• Natalie Claire Baker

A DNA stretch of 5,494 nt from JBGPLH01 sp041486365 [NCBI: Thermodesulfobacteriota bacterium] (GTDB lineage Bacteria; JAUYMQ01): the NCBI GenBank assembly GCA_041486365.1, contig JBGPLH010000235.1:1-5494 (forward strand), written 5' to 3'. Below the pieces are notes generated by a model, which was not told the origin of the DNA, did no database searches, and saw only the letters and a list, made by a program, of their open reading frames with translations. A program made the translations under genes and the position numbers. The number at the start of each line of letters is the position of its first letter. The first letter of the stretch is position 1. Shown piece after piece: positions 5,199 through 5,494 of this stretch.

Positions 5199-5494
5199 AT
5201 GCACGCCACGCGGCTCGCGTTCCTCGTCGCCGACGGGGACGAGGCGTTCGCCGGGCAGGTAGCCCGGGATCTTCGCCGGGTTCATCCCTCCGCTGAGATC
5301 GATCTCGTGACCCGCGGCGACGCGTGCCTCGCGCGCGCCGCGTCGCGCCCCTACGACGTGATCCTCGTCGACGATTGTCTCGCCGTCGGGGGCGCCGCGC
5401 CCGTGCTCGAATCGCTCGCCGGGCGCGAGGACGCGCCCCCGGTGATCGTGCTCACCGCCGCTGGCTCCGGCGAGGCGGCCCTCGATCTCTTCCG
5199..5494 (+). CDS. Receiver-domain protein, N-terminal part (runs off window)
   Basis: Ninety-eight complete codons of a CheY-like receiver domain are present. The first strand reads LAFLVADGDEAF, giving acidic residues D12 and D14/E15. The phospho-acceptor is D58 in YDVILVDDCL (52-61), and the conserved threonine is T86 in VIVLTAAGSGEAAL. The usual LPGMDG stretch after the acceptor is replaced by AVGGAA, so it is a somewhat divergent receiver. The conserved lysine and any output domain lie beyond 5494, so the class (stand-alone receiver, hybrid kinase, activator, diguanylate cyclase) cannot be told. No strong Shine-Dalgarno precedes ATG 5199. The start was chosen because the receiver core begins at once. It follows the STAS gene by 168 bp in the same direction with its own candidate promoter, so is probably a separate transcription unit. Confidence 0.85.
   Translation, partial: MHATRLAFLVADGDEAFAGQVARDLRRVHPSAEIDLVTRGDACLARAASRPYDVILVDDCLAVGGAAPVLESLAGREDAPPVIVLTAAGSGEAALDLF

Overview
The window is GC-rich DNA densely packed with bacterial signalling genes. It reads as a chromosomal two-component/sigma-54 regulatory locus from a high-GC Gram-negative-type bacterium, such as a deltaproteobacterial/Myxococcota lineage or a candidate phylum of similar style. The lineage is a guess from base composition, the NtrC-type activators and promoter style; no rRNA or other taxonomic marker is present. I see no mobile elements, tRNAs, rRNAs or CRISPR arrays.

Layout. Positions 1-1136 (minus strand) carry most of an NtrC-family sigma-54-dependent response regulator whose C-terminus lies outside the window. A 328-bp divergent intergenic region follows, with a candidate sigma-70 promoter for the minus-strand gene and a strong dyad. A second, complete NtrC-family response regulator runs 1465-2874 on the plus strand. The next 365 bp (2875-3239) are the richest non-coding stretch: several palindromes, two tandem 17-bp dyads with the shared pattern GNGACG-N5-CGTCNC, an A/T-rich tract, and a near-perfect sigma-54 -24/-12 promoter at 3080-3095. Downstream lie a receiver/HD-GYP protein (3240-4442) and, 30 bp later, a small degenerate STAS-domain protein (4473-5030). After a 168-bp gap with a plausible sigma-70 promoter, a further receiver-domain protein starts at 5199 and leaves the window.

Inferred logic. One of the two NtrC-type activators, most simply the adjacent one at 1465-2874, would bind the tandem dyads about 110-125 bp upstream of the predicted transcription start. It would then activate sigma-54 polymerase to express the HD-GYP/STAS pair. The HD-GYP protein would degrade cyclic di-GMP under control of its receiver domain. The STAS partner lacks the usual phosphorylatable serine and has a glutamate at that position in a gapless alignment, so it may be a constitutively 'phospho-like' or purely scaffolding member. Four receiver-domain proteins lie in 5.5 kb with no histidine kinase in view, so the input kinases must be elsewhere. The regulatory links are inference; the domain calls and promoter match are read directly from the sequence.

Article here: https://suitcasemag.com/travel/explore/rice-rum-beans-vegan-tour-cuba/ Cuban cuisine is much more than rice, rum and beans. As the country caters to tourists and embraces global food trends, the scarcity of imports and abundance of local produce mean that vegan fare is among Cuba’s best gastronomic offerings. The Cuban diet Welcome to Cuba: land of rice, rum and beans. More and more tourists are flocking to this colourful and mysterious country that promises decaying buildings, beautiful people and dancing – lots of it. Yet despite its top-grade rum and the infinite cocktails that are shaken and stirred to perfection, Cuba’s culinary landscape is readily snubbed. The Caribbean diet primarily consists of tropical fruit, starchy vegetables, rice, beans and meat, and in Cuba the diet changes according to what’s in season as well as the availability of imported goods. Cuba trades primarily with communist countries such as China and Venezuela and, as a result, resources remain limited and meals are often cobbled together with indigenous ingredients such as yucca, maize, sweet potatoes, bananas, eggs, meat, coffee and pulses. There’s a lot of dried goods and things in tins. Nevertheless, despite continuous food shortages across the island, restaurateurs and chefs are creating deliciously innovative dishes – some of which are plant-based – proving that Cuban fare can be a culinary attraction in its own right. What’s especially impressive is Cubans’ ability to stay on top of global food trends and create menus that are at once dynamic and flavoursome. Restaurants responding to global tastes When it comes to plant-based cuisine there are plenty of options, and vegans will no doubt be relieved to hear that it’s more than just rice and beans. Major cities and large towns – including Havana, Trinidad and Viñales – have many international and traditional Cuban restaurants with menus clearly labelling whether the dishes are suitable for the meat-free among us. International restaurants are tailored to tourists’ tastes (and budgets), so their dishes tend to be more experimental and in-keeping with global food trends. Chefs in such kitchens can often afford to source imported ingredients, such as speciality cheeses and wines. Tucked away in Havana’s trendy student neighbourhood of Vedado, Mediterraneo Habana is a restaurant doing just that, making the most of Italian ingredients such as ricotta, mozzarella and oregano. For under 5 CUC (£3.90) for a stone-baked marinara pizza, vegans can enjoy some of the best slices outside of Naples here. Al Pirata in Old Havana (Habana Vieja) is one of the few restaurants in the capital with a menu that is 50 per cent vegan and driven by a sustainable, locally sourced ethos. “Even the hot sauce is made by us and is 100 per cent vegan,” says head chef, Guillermo. When I ask him if he’ll share the recipe, he hesitates, before whispering, “chilli, papaya, basil, olive oil and water. That’s it.” Is veganism sustainable in a country with a limited supply of imported ingredients? “It’s easy,” adds Guillermo. “The Caribbean diet is largely fruit and vegetables anyway, so it’s cheaper for us.” Al Pirata is in its infancy. Before it became a restaurant, it sold ice cream and smoothies, but just after just four months with an expanded menu, the business is thriving. What’s available: Caribbean dishes (which happen to be vegan) Cubans are known for their resourcefulness, a byproduct of the US trade embargo. This dictates what’s on the menu – if there’s a chicken shortage, then there’s no chicken for dinner. Due to the Venezuelan crisis, food shortages are happening more and more frequently. It isn’t uncommon to see Cubans queuing up in 40-degree heat to access rationed goods. Restaurants are quick to respond to such scarcities and will hastily replace ingredients with substitutes. Ask for fried potatoes and you may receive fried malanga – a similar root vegetable – in its place. For breakfast, there is an endless supply of pineapple, coconut, bananas, mango, papaya and guava, and you can buy these from merchants in the street. Most restaurants serve a hearty breakfast of bread, fresh fruit juice, eggs (vegans: omit the egg) and coffee, which is deliciously thick and robust, all for less than 5 CUC. In traditional Cuban restaurants, vegans and vegetarians can count on a few staple dishes that are usually safe options. Try the various soups on offer – flavours often include black bean and pumpkin – although check they don’t contain beef or pork stock. Incidentally, vegan sides include sweet potato, fruit salad, sautéed vegetables, fried green bananas and plantain – a favourite for its for gooey, melt-in-your-mouth feel. If ordering black beans and rice (or “Moors and Christians” as it’s commonly known), do ask if it contains meat – pieces of beef or pork and broth are sometimes thrown into the mix. Top six vegan dishes (and where to enjoy them) 1. Green sandwich, Al Pirata, Havana, £££ A riff on the traditional Cuban cheese-and-ham sandwich, this is a winning veg-powered concoction of garlicky sautéed spinach, black olives and raisins served in fresh sourdough. Al Pirata also does a delicious vegan burger with a lentil-and-bean patty – wash it down with mouthwatering smoothies and cocktails that are big enough for two. 2. Battered eggplant and vegetable curry, La Redaccion, Trinidad, ££ Technically two dishes, but they are worth loosening the belt. Battered aubergine wheels are coated with chickpea flour and fried to crisp perfection. The value-for-money vegetable curry uses seasonal vegetables – mine featured okra, pumpkin, peppers and malanga – in a creamy coconut base. Portions are generous and the ambience trendy and low-key. 3. Black bean soup, Los Conspiradores, Trinidad, £ Simple, cheap and quite possibly the best meal you’ll have in Cuba. The soup contains delicate pieces of sweet pumpkin that melt in the mouth. Sit on the balcony and catch the sunset serenaded by the sound of rumba from the nearby Casa de la Música, one of Cuba’s best music venues. 4. Vegetable samosas with chutney, Sol Ananda, Trinidad, £££ This restaurant is set within one of the oldest (18th century) buildings in Trinidad and was home to the Mayor of Trinidad for several years. Its samosas are pricey by Cuban standards, but well worth it. 5. Tostones stuffed with hummus, Tareco’s Bar, Viñales, £ It may sound odd, but a fried relative of the banana pairs fantastically with hummus. Tostones are twice-fried plantains pounded flat to create a golden chip. While at Tareco’s Bar, try the vegetable tacos, fried yucca and stuffed sweet peppers – they’re deliciously affordable. 6. Crema Vegana, El Olivo, Viñales, ££ The perennial queue outside El Olivo is a hallmark of Viñales best-loved restaurant. The Italian-Cuban eatery uses ingredients from its organic farm, just 5km from the centre of neighbourhood and open to visitors. Vegan options include paella, grilled vegetables and salads, but the creamy pumpkin soup was served with a deep-fried aubergine crouton is the stand-out plant-based dish. Four tips for vegan travellers 1. Bring snacks Vegan travellers – or anyone for that matter – should go armed with snacks aplenty. Cross-country journeys are long and supermarkets are few and far between. Energy bars, nuts and the like are ideal, as are long-life cartons of non-dairy milk if you like a splash with coffee. 2. Ask about the menu If you’re not sure whether something is vegan, always ask; menus don’t always list the ingredients. Don’t speak Spanish? Teach yourself the necessary vocabulary to get by, such as “sin carne y lácteos” which translates as “without meat and dairy”. Pieces of meat and stock are known to slip into dishes you’d think would be suited for herbivores. The Vegan Society’s passport comes in handy here – a multilingual phrasebook explains what a vegan is in 79 languages across the globe. 3. Use AlaMesa Download AlaMesa and you won’t be sorry. The offline app enables you to read up-to-date restaurant reviews and discover restaurants, cafes and bars without having to use the internet. You can even view some of the menus ahead of time. The app covers Havana, Trinidad, Varadero and many other popular Cuban destinations. 4. Go with an open mind Remember that caterers and hosts are providing what they can with the ingredients available to them. Cubans might not be known for their cuisine, but with veganism on the rise, restaurants are responding in a way that’s creative and inventive – and that’s something to be celebrated.